In my spare time, I like to peruse writing articles and blogs. We all need to keep learning, and we can always find time to improve ourselves somehow. So I hope that every one of my books will be better than the one that came before it.
Some writing advice that I have come across a lot recently involves speech tags. You know, those little he said/she said things that appear in the text to tell readers which character is speaking. The goal, of course, is to have the dialogue flow smoothly, with the reader able to effortlessly follow the conversation, hearing and seeing the speakers without really noticing the speech tags, and without having to count quotes backward to determine who is saying what.
The current, fashionable advice is to avoid adverbs, particularly in speech tags. Some bloggers/editors seem to prefer eliminating the use of adverbs entirely, in favor of strong verbs. Instead of saying, “Eric ran quickly,” we should say, “Eric sprinted.” Now we achieve economy of words, eliminate the adverb, and a more vivid mental image is produced with the use of the strong verb. I agree that the second example is better. However, I disagree that adverbs should be done away with entirely. As long as they are not overused, and as long as they do not become crutches for weak writing, I do believe that they have their place.
We can even use adverbs in speech tags, so long as we don’t overdo it. JK Rowling herself does so, and if she can do it, so can I. To say that a character spoke grumpily, happily, loudly, angrily, sadly, is okay every now and then, and I’m going to keep doing it, regardless of what the Writing Gods claim is fashionable at this time.
Another problem that has bugged me for years, though many editors say that it is good, is what I call “said-itis.” This is where a writer only uses “said” in speech tags. Never “yelled,” “whispered,” “moaned,” or any other colorful, and may I say—strong!—verbs to describe speech. As a reader, I find incessant “saids” far more infuriating than too many adverbs thrown in to describe how someone said something. I don’t understand how people can claim that replacing “said” with a stronger verb is distracting to the reader when we are supposed to use strong verbs everywhere else in our writing.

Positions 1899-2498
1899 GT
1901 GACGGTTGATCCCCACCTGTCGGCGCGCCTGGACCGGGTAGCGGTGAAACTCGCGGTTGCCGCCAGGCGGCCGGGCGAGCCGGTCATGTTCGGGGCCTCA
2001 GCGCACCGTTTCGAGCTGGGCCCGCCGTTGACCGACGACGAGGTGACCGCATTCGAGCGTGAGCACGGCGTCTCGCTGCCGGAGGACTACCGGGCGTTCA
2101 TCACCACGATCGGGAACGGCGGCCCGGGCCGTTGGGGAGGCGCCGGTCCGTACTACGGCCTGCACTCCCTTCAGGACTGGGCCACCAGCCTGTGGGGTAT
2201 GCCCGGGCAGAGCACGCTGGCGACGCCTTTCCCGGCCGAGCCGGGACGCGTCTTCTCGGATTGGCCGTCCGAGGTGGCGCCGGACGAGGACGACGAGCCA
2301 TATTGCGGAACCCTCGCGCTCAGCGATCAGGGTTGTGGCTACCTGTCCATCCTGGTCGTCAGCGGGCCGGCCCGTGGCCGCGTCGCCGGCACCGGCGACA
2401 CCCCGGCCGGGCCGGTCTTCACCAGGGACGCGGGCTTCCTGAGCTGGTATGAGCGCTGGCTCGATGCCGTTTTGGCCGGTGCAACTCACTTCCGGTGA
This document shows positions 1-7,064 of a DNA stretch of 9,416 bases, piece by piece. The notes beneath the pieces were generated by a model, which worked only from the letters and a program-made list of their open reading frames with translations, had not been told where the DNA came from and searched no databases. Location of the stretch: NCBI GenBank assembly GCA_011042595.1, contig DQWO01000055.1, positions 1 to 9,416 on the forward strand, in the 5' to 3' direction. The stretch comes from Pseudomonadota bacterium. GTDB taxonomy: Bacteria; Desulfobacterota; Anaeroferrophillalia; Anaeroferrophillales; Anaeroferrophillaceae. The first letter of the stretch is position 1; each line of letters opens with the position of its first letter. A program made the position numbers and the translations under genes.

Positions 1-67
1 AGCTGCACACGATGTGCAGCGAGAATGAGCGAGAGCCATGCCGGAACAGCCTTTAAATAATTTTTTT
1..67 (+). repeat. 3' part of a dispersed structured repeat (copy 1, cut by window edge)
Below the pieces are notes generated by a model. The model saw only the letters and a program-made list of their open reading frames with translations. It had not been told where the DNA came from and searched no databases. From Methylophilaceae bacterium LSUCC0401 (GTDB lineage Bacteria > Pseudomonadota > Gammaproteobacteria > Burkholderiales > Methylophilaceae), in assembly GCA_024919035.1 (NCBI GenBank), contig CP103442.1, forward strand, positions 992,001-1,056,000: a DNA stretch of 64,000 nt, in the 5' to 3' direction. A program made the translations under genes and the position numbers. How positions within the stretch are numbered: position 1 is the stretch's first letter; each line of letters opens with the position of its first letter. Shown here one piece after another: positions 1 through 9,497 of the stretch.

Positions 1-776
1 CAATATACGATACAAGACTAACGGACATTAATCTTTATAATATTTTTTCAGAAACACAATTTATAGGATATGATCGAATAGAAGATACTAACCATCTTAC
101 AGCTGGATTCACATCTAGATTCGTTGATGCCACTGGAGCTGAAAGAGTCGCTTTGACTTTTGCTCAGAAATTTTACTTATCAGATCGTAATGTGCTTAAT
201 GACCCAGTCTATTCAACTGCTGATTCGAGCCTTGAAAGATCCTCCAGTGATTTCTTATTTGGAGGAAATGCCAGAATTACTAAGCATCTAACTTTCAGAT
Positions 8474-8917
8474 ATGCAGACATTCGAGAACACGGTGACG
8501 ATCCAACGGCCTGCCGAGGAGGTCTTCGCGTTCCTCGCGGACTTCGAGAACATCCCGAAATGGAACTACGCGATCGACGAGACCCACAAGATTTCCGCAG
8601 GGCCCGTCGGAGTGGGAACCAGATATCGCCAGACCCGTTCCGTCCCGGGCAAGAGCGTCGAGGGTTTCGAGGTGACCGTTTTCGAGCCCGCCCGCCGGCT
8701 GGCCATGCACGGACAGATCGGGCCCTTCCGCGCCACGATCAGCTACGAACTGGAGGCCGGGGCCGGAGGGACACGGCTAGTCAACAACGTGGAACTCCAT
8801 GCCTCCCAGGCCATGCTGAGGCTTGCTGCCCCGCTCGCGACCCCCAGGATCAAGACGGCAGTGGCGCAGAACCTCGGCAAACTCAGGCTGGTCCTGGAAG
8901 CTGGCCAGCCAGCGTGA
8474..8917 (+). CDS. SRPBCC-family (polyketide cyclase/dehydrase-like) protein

For the record, “said” lends itself to the addition of adverbs in speech tags:
“He is not well,” Ciara said.
How did Ciara say it?
“He is not well,” Ciara said sadly.
“He is not well,” Ciara said haughtily.
“He is not well,” Ciara said firmly.
Each of those adverbs changes how the reader perceives Ciara’s remark. We could also use Ciara sobbed, Ciara sniffed, or Ciara insisted, producing the same meaning as the previous adverbs by using a stronger verb than “said.”
So I’m going to keep doing my dialogue the way I do. I’ll put adverbs in speech tags where I want to, being careful not to overdo it, and use strong verbs in the place of “said.” I also regularly use action to show who is speaking. More important to me than some writing pundit’s fashionable opinion is the opinion of my readers, and from the feedback I’ve been getting, I’m doing alright.
How do you prefer speech tags in novels? Are you a fan of "said" or stronger verbs? How about adverbs generally? What bugs you? Let me know! I'd love to hear your thoughts!
And while you're here, don't forget to enter the Book Three Launch Contest: Guess the Main Character's Name. The contest closes February 14th, and a sneak peek of Book Three is coming soon!